Who is responsible to repair and maintain roads
The department of Infrastructure and Environment (IE) owns the main road network in Jersey and is responsible to maintain it.
By-roads are owned and maintained by parishes. Some other roads are privately owned by, for example:
- Ports of Jersey
- Jersey Property Holdings
- housing associations
You can find out who owns or administers a road on the
road information map.
Assessing roads for repair or maintenance
We maintain our roads in 2 ways:
- planned maintenance
- reactive maintenance
We undertake a condition survey of the entire main road network every 3 years and develop a 5-year planned maintenance programme using the score.
You can find details of the next 5 year programme on
planned highway maintenance.
Each road is given a condition score based on the condition of the carriageway. This determines the type of treatment needed to repair or maintain the road.
|Red||Reconstruction or resurfacing|
When the repair or maintenance work can be done depends on, for example:
- traffic impact
- planned utilities and developer works
- proximity to other schemes and events
We also have inspectors who regularly check all roads in the main network. They assess the carriageway between condition surveys or do extra inspections when issues are reported to us.
Issues they identify which need repair are fixed as reactive maintenance.
Reporting road issues
Reconstruction is used when the surface condition of the road and its foundations are beyond repair.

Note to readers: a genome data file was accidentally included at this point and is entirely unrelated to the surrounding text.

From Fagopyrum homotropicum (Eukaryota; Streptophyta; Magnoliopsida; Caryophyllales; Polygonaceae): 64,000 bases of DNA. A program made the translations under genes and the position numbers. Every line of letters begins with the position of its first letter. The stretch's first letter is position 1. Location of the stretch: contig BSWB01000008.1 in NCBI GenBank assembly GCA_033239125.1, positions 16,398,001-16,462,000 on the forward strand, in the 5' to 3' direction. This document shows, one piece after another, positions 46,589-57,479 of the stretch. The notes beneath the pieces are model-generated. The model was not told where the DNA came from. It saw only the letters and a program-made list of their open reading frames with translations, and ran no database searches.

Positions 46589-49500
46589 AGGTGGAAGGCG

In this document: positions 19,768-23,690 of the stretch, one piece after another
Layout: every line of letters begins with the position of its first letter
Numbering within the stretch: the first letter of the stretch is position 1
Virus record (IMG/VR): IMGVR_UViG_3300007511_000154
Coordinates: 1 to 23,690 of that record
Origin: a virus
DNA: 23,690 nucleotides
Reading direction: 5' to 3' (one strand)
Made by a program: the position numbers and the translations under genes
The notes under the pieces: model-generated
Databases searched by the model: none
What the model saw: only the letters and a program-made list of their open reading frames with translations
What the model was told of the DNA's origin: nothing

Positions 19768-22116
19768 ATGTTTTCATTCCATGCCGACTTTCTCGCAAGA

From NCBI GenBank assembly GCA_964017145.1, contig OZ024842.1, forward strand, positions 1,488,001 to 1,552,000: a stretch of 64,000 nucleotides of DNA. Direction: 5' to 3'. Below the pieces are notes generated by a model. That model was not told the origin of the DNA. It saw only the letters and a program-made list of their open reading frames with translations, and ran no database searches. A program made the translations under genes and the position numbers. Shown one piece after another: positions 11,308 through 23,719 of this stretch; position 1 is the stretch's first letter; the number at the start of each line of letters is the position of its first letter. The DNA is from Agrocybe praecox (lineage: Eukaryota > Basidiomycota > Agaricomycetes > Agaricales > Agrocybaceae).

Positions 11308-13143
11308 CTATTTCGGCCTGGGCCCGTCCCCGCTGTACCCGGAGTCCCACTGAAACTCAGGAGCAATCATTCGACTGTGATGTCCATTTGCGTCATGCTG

It requires the excavation and replacement of the entire carriageway and its foundations up to a depth of 240 millimetres.
It provides a new carriageway which will last for a long-time but it’s a long process which:
- uses a large amount of material
- creates lots of waste
- requires lots of asphalt to be manufactured
It’s also extremely disruptive to road users, residents and businesses.
Reconstruction places a 5-year embargo on the carriageway. Find more information on
We do resurfacing works when the road’s surface needs repair but its foundations are still in good condition.
Resurfacing requires the excavation and replacement of the carriageway’s surface course up to a depth of 50 millimetres. We undertake localised foundation repairs in advance of to remedy defect below the surface course.
If the road’s foundations are in a good condition resurfacing provides a new carriageway which will last for a long time. Compared to reconstruction, resurfacing uses up to 40% less material and creates up to 40% less waste. It also reduces disruption for road users and businesses.
Resurfacing places a 3-year embargo on the carriageway. Find more information on
Surface treatments are used when the condition of the carriageway starts to decline. In Jersey we use micro asphalt as the main surface treatment.
It’s a very quick process and reduces the impact on road users, residents, and businesses. Surface treatments use between 6% to 15% of the material reconstruction uses and produces minimal waste.
It’s used to prevent water from entering the carriageway and renew its surface texture which:
- extends the life duration of the carriageway
- saves costs and materials
- produces minimal waste
- reduces disruption
For this type of repair we lay an aggregate on top of the existing surface. This is made of a specialist bituminous emulsion and is 15 millimetres deep.
Surface treatments put a 3 years embargo on the carriageway. Find more information on
We can also undertake localised patching in advance of surface treatments to correct defects with the carriageway foundations.
Micro asphalt takes less time to lay and extends the life of the existing road surface. Before we apply the micro asphalt, we use patches and panels to rebuild any small areas of the road.
Patch repairs are quick and inexpensive. These are often used to fix small areas or sections which do not need a full surface maintenance. This is often used for potholes.
This is a reactive activity when we identify issues with the road condition outside of our planned maintenance or an issue is reported.